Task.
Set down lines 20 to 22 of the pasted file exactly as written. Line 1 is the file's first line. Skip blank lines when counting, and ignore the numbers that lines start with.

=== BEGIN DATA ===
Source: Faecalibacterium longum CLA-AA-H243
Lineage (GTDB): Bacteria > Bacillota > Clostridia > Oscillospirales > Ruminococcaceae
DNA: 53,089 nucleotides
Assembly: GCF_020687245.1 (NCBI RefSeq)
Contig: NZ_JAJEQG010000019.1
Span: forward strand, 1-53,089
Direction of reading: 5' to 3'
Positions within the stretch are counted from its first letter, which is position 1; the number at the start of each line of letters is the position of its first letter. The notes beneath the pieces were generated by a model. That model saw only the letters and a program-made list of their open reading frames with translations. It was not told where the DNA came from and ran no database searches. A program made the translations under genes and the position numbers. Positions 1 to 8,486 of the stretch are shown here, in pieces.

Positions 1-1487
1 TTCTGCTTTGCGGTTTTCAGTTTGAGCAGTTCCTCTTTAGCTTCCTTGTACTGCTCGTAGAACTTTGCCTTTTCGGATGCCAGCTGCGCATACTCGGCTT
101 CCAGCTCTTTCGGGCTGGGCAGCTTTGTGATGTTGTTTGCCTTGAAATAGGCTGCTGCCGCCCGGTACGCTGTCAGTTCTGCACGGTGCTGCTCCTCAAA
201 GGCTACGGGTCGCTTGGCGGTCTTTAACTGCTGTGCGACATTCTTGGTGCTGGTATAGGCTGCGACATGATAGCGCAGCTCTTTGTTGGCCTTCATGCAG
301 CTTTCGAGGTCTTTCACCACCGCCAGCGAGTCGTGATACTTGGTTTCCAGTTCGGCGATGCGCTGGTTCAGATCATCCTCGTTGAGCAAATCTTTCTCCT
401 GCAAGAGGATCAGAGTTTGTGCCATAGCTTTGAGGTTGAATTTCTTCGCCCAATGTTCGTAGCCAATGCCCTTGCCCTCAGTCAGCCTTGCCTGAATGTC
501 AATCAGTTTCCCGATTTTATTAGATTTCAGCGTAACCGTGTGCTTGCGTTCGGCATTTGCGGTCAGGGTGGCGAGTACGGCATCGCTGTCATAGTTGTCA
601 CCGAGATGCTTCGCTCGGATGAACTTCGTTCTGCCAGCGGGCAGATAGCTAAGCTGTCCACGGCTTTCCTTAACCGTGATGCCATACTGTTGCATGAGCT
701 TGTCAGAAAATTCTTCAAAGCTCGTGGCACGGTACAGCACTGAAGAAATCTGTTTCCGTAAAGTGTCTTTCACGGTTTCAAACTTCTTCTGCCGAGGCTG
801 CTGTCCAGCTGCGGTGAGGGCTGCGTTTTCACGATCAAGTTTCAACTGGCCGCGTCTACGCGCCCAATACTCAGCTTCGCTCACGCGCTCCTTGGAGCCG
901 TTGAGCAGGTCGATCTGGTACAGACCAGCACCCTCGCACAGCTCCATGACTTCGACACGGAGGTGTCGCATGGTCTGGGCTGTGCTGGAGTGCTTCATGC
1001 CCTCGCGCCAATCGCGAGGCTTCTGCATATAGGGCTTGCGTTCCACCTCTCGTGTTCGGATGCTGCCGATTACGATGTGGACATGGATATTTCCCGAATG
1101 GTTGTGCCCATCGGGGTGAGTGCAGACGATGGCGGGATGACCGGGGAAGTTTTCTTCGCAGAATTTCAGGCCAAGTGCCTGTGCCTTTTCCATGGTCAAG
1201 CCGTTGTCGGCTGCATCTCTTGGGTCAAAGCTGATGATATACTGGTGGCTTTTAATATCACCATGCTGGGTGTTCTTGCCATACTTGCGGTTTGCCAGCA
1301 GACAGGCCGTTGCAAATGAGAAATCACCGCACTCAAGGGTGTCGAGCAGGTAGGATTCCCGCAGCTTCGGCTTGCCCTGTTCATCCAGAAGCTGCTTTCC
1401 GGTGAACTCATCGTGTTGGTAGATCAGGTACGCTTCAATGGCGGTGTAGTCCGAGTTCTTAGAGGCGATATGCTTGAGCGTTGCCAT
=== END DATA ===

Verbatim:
1001 CCTCGCGCCAATCGCGAGGCTTCTGCATATAGGGCTTGCGTTCCACCTCTCGTGTTCGGATGCTGCCGATTACGATGTGGACATGGATATTTCCCGAATG
1101 GTTGTGCCCATCGGGGTGAGTGCAGACGATGGCGGGATGACCGGGGAAGTTTTCTTCGCAGAATTTCAGGCCAAGTGCCTGTGCCTTTTCCATGGTCAAG
1201 CCGTTGTCGGCTGCATCTCTTGGGTCAAAGCTGATGATATACTGGTGGCTTTTAATATCACCATGCTGGGTGTTCTTGCCATACTTGCGGTTTGCCAGCA